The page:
“But I have never done that to her or to anyone,” he stated in prepared remarks provided to the committee in advance.
Kavanaugh got a dry run when he sat for an interview with Fox News on Monday.
But Thursday was the first time the public could hear directly from Ford.
Asked why she originally wanted her account to be anonymous, Ford said that after Kavanaugh’s nomination received substantial support, she determined she would only suffer /”for no reason” by speaking out.
As Ford detailed the threats she’s received since going public, Sen. Ben Sasse, R-Neb., looks down at the table. Sen. Jeff Flake, R-Ariz., clasped his hands in front of his face and stared straight ahead.
When Rachel Mitchell, the attorney that the all-male Republican members of the committee had tasked with probing Ford on their behalf, began her questions, she tried to make Ford feel comfortable.
“The first thing that struck me from your statement this morning is that you’re terrified,” Mitchell said. “I’m very sorry. That’s not right.”
In comments during a lunch break that suggested why Republicans deferred to Mitchell, Sen. Orrin Hatch, R-Utah, called Ford an articulate witness and an “attractive person.”
“In other words, she’s pleasing,” Hatch told CNN.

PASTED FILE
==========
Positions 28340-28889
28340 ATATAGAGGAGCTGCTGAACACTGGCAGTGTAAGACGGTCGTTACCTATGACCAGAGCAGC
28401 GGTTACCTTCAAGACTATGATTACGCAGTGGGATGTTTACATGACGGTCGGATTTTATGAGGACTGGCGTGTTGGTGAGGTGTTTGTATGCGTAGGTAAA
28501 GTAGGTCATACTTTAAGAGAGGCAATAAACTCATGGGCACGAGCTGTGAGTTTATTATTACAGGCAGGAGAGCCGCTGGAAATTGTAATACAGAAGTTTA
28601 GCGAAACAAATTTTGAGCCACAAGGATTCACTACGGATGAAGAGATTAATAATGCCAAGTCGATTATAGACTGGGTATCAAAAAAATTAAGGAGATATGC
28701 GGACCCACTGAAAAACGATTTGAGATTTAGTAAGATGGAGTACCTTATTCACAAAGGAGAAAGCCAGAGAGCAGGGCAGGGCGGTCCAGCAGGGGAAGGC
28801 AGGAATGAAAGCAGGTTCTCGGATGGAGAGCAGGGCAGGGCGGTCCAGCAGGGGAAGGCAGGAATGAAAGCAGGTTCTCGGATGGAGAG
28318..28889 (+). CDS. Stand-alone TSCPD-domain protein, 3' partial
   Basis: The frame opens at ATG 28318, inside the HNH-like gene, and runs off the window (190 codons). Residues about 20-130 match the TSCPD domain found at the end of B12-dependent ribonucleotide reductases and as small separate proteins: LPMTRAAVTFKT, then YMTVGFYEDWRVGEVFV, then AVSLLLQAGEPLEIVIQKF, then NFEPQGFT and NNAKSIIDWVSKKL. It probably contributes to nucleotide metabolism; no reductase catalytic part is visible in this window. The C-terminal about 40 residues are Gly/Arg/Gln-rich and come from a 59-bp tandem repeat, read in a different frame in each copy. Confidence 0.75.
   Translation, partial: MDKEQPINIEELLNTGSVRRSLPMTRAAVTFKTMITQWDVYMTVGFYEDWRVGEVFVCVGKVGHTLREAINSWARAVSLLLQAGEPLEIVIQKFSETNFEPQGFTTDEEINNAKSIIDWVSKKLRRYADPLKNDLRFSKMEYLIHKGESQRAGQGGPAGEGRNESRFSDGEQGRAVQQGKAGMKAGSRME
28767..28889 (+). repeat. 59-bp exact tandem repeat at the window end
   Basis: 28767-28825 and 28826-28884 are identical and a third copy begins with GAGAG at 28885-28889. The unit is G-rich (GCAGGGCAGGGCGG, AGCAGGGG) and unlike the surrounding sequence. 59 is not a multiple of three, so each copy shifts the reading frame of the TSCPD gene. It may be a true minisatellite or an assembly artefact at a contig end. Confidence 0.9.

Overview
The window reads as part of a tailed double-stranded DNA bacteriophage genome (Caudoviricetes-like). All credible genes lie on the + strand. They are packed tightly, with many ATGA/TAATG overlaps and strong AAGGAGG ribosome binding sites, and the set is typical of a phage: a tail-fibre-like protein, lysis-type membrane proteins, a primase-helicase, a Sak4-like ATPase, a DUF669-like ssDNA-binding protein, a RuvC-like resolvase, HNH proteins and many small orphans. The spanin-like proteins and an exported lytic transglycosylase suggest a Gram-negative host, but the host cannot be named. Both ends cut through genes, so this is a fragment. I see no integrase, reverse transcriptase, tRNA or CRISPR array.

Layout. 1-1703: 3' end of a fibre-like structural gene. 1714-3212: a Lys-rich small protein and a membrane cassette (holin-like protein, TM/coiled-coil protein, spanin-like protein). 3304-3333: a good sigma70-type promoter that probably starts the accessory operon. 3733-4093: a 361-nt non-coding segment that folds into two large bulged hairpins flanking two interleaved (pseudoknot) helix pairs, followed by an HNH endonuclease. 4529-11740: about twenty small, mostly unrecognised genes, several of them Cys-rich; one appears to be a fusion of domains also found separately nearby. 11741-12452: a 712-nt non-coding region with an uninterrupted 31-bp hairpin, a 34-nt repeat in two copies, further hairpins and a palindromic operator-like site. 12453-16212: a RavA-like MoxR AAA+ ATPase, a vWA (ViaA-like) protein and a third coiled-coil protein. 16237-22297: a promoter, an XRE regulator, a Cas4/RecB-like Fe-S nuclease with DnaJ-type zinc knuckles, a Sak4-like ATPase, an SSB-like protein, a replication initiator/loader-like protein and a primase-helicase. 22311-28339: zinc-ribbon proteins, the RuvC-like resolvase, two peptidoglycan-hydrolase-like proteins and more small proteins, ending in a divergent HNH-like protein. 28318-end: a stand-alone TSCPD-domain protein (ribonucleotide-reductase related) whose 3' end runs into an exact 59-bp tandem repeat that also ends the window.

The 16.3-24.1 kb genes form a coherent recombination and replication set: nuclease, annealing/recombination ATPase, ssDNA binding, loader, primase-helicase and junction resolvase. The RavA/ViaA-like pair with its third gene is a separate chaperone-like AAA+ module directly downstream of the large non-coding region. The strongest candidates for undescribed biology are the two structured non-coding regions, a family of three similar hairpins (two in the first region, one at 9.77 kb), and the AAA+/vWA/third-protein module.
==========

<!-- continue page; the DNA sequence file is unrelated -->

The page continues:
Among those sitting in the six rows of chairs behind the witness table was actress Alyssa Milano, an outspoken advocate of the #MeToo movement. Milano had been invited by Sen. Dianne Feinstein, the top Democrat on the Judiciary Committee.
“I felt like I needed to be here and show solidarity in my support for Dr. Ford for this day that will surely be incredibly difficult for her,” Milano said.
She was seated next to Marjorie Dannenfelser, the president of the anti-abortion group Susan B. Anthony List which has been pushing senators to support Kavanaugh’s nomination.
In order to avoid protesters, the entire floor where the hearing was set to take place was restricted to just staff, press and invited guests with high police presence.
The first two rows of seats behind the witness table were Ford’s invited guests. The third row was for Kavanaugh’s guests – that will swap when Kavanaugh testifies. But as of 10 a.m. the third row was empty.
The remaining three rows are invited guests and members of Congress. New York Sen. Kirsten Gillibrand and Reps. Sheila Jackson Lee of Texas and Jackie Speier of California – lawmakers who have all been vocal about sexual harassment – were in the audience.
Zaina Bjaffa, a senior at the private high school in Maryland that Ford attended, was one of four Holton-Arms students who attended the hearing to support Ford.
“Our school teaches us to advocate for ourselves and I’m just proud to be here,” Bjaffa said.
The hearing has captivated Capitol Hill. In a bathroom of the Senate building where the hearing was taking place, a woman sat on the floor following the hearing on her phone. Crowds of reporters lined the hallway watching on their phones and computers.
President Donald Trump watched Ford’s testimony aboard Air Force One, spokeswoman Sarah Sanders said. Trump did not comment to reporters after exiting the helicopter that brought him back to the White House.
Contributing: Eliza Collins and David Jackson, USA TODAY.